"Working my way back to happiness?"

About: Southern Health NHS Foundation Trust

(as a service user),

After discharge from hospital I took it easy for a bit and then got a break with Mind locally. A part time job. It was a leg up, a step in the right direction.

Unfortunately after three months they laid me off saying that there might be future paid projects to work on. But it's a cut in earnings all the same.

So what are the opportunities for service users post-discharge? More voluntary work? What again?

How do service users re-integrate into the community after leaving hospital?

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Responses

Response from Consumer Experience and Engagement Officer, Consumer Experience and Engagement Team, Southern Health NHS Foundation Trust

Thank you for your posting. We appreciate that you have taken the time to give us this feedback. This will be passed on to the relevant staff in the Trust to make them aware of these post-discharge problems that service users face when re-integrating into the community.

Response from Consumer Experience and Engagement Officer, Consumer Experience and Engagement Team, Southern Health NHS Foundation Trust

Further to your comment the Director of Operations for Adult Mental Health is currently looking into this. A response will be posted in the next few days.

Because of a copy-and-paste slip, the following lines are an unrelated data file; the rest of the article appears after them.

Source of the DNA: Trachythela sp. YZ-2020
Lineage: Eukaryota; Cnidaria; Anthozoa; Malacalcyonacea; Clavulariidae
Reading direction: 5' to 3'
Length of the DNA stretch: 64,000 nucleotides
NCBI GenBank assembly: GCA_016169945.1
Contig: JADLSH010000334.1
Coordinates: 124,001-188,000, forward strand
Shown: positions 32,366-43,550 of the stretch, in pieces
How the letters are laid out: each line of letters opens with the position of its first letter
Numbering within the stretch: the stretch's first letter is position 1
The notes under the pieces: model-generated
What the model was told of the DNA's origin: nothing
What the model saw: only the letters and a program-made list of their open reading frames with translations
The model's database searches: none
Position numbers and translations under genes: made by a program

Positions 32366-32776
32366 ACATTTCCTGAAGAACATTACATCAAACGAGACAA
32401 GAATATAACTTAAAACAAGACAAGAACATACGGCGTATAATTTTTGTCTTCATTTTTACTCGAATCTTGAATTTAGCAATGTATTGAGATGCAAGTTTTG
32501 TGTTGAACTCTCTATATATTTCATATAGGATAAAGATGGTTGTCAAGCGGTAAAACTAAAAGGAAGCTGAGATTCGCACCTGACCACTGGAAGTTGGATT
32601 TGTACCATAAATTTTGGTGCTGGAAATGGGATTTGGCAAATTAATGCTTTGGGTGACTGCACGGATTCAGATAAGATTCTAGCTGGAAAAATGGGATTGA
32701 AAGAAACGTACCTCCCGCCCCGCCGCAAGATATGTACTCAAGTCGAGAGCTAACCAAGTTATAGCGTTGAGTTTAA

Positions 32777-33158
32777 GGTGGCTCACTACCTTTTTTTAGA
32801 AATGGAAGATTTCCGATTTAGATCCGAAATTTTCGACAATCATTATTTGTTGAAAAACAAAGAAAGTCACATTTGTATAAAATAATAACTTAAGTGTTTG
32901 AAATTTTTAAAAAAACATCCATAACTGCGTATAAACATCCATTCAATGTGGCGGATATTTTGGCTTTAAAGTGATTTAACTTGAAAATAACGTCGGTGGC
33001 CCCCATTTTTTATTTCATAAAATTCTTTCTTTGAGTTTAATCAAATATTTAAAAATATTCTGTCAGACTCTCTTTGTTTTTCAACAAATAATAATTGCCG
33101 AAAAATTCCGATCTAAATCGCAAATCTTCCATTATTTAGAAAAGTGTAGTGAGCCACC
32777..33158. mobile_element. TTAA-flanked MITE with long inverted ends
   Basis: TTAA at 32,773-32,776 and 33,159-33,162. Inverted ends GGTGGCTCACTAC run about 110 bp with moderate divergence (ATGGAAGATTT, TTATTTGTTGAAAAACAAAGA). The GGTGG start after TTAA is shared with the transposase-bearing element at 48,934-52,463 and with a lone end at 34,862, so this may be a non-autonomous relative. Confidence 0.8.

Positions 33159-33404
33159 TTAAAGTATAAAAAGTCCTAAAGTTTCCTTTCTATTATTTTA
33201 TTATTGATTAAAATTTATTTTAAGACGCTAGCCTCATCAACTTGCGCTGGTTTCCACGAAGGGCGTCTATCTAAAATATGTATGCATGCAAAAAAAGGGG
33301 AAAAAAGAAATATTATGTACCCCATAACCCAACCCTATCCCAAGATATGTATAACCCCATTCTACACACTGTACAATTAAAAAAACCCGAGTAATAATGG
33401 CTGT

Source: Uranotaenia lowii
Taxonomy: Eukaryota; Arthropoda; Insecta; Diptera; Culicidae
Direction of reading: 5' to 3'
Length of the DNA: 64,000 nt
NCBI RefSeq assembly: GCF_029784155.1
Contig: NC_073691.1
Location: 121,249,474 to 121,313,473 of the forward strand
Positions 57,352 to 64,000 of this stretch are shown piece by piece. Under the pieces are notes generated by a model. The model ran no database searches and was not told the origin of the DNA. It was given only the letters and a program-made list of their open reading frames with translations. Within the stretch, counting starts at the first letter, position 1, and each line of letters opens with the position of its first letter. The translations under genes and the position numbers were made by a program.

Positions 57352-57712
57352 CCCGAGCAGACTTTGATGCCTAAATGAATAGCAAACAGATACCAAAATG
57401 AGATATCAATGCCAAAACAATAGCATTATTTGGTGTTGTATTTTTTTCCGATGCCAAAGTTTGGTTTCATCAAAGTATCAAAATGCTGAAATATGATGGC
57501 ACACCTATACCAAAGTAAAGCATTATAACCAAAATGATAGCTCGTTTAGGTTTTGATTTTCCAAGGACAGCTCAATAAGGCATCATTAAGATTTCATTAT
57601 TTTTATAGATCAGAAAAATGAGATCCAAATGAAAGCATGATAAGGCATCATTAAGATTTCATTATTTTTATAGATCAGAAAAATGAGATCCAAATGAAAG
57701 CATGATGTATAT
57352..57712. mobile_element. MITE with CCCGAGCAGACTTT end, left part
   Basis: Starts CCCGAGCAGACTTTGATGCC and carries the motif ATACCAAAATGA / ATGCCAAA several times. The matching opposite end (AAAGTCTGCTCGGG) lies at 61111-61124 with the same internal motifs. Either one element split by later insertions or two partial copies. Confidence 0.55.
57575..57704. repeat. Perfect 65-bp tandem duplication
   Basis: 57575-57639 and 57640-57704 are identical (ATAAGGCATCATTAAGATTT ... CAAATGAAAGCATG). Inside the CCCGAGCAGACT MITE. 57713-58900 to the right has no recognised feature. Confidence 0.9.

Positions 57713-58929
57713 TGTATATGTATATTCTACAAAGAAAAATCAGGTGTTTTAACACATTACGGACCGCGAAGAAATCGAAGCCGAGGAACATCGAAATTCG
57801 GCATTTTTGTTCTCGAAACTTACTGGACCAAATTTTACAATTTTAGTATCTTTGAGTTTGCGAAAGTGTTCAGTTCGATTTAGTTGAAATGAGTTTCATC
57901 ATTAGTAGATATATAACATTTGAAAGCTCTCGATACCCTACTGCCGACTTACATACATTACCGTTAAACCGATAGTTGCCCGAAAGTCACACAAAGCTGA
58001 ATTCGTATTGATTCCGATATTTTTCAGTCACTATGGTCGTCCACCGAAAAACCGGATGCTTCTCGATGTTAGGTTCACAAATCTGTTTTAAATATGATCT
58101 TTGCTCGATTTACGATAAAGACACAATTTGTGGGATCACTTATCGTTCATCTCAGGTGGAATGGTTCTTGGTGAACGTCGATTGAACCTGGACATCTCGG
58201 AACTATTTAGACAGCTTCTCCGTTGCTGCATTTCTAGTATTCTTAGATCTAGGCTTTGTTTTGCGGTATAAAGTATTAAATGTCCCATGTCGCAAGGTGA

Response from Consumer Experience and Engagement Officer, Consumer Experience and Engagement Team, Southern Health NHS Foundation Trust

The Deputy Director of Operations for Adult Mental Health has given the following response:

I am sorry to hear that your opportunity of work with your local MIND came to an end. Reintegrating into the community after leaving hospital can be quite a challenge depending upon the individual's circumstances. Being in hospital indicates that a service user has been quite unwell and therefore is almost certainly receiving support from a speciality community team with an identified care co-ordinator. The care co-ordinator's role is to work with the service user to identify their individual needs and what should be included in their care plan. This comes under what is known as the Care Programme Approach (CPA).

The care plan is likely to include things such as what medication is needed and which people will work with the service user, for example a psychiatrist and a support, time and recovery worker.

The aim of the care plan is generally to help the service user to continue to get better and re-integrate back into normal life. This can include re-establishing social networks with friends and family, or rejoining the workforce.

Where possible work has many benefits to the individual, including increasing disposable income, as well as improving social contact and having a sense of purpose in terms of how time is spent. If employment is not immediately available then it is worth considering unpaid work or educational development. This is because the benefits of constructive or positive activity are very helpful to recovery.

Obtaining work is therefore a very good aim and your care co-ordinator can help identify methods and people to assist you towards achieving this aim. These can include local colleges, Job Centre Plus and support workers. Use of a Wellness Recovery Action Plan(WRAP)can also be very beneficial in helping you to identify key things which can help and maintain recovery. Your care co-ordinator can give you details about this.

I wish you well in your search for work.